But silent chess is not without its struggles.


Gens Una Sumus

            Deaf chess players have their fair share of obstacles to overcome, which makes their achievements that much more incredible.

            “Generally, I would say one major challenge for Deaf chess players is the communication barriers they have when becoming involved in chess,” Abraham explained. He also noted the importance of having someone to help with strategy reviews, puzzles, and conversations about chess, especially when starting out with the game. “Otherwise, a Deaf chess player has to have a lot of perseverance to push themselves to continue playing the game and learning by themselves.”

            He also mentioned that going to chess tournaments presents opportunities to watch other players and pick up on their conversations and analyses, but this is very difficult for Deaf players.

“I think the greatest challenges for deaf chess players are connected with the issue of lack of community and lack of accessibility to training materials in ASL,” Dan commented. “These challenges manifest themselves when, for example, a deaf chess player searches for instructional materials online like training videos, lessons, one-on-one instruction, and other teaching materials, and finds that none are offered in ASL.”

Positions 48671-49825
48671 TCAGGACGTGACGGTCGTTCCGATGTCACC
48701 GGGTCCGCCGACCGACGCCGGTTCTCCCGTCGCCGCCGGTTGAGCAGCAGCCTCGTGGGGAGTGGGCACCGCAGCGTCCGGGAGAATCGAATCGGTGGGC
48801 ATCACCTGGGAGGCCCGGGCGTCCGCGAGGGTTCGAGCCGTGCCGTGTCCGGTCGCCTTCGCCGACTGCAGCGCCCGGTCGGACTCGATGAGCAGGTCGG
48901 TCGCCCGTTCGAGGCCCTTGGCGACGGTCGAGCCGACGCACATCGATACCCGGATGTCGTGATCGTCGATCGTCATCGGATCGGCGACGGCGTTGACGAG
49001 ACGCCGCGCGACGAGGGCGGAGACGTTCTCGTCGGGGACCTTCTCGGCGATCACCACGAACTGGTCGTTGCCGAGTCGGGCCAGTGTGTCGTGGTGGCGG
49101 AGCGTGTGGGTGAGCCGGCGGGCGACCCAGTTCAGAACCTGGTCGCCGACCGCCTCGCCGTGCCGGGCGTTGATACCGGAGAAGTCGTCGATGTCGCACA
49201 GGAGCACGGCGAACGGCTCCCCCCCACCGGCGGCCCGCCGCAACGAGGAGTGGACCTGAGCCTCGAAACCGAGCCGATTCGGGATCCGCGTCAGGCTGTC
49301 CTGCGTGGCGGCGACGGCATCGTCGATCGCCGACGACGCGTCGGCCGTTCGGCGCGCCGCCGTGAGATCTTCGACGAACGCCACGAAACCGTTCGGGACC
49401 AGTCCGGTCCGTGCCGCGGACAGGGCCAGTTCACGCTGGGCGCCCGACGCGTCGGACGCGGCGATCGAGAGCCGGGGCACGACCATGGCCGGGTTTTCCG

Dan also mentioned that one of the greatest assets to a chess player for improvement and learning is playing in over-the-board, or OTB, tournaments. After a game, players have the opportunity to discuss plans, strategies, and even hidden possibilities in the game they have just finished playing.

Dan explained the purpose of what is known as the “skittles room” during OTB tournaments. “In the skittles room, players will play speed chess…banter, discuss openings, tactics, strategy, endgames, and do analysis of their own games, games in the tournament, or current or historical games played by accomplished players.”

“With barriers to communication, these resources are much more difficult to access,” Dan stated, further noting that there are nonprofit organizations dedicated to providing opportunities to overcome these barriers. Such organizations include the American Chess Association of the Deaf, the United States Deaf Sports Federation, and the International Chess Committee of the Deaf.

            Dan and Abraham are two of the five members of the board of the American Chess Association of the Deaf. The organization is still relatively new, and Dan stated that its mission is “connecting deaf chess players and promoting the play, study, and competition of chess in US deaf communities.”

            Dan also organizes online tournaments for members of the lichess US Deaf Chess Players team on a website called A Zoom link is utilized by these players so that they can use ASL to communicate with each other.

            There is very clearly a lack of accessible resources for the majority of deaf chess players. Luckily, there are many people and organizations pushing past the barriers holding back these players from mastering their craft in the game of kings.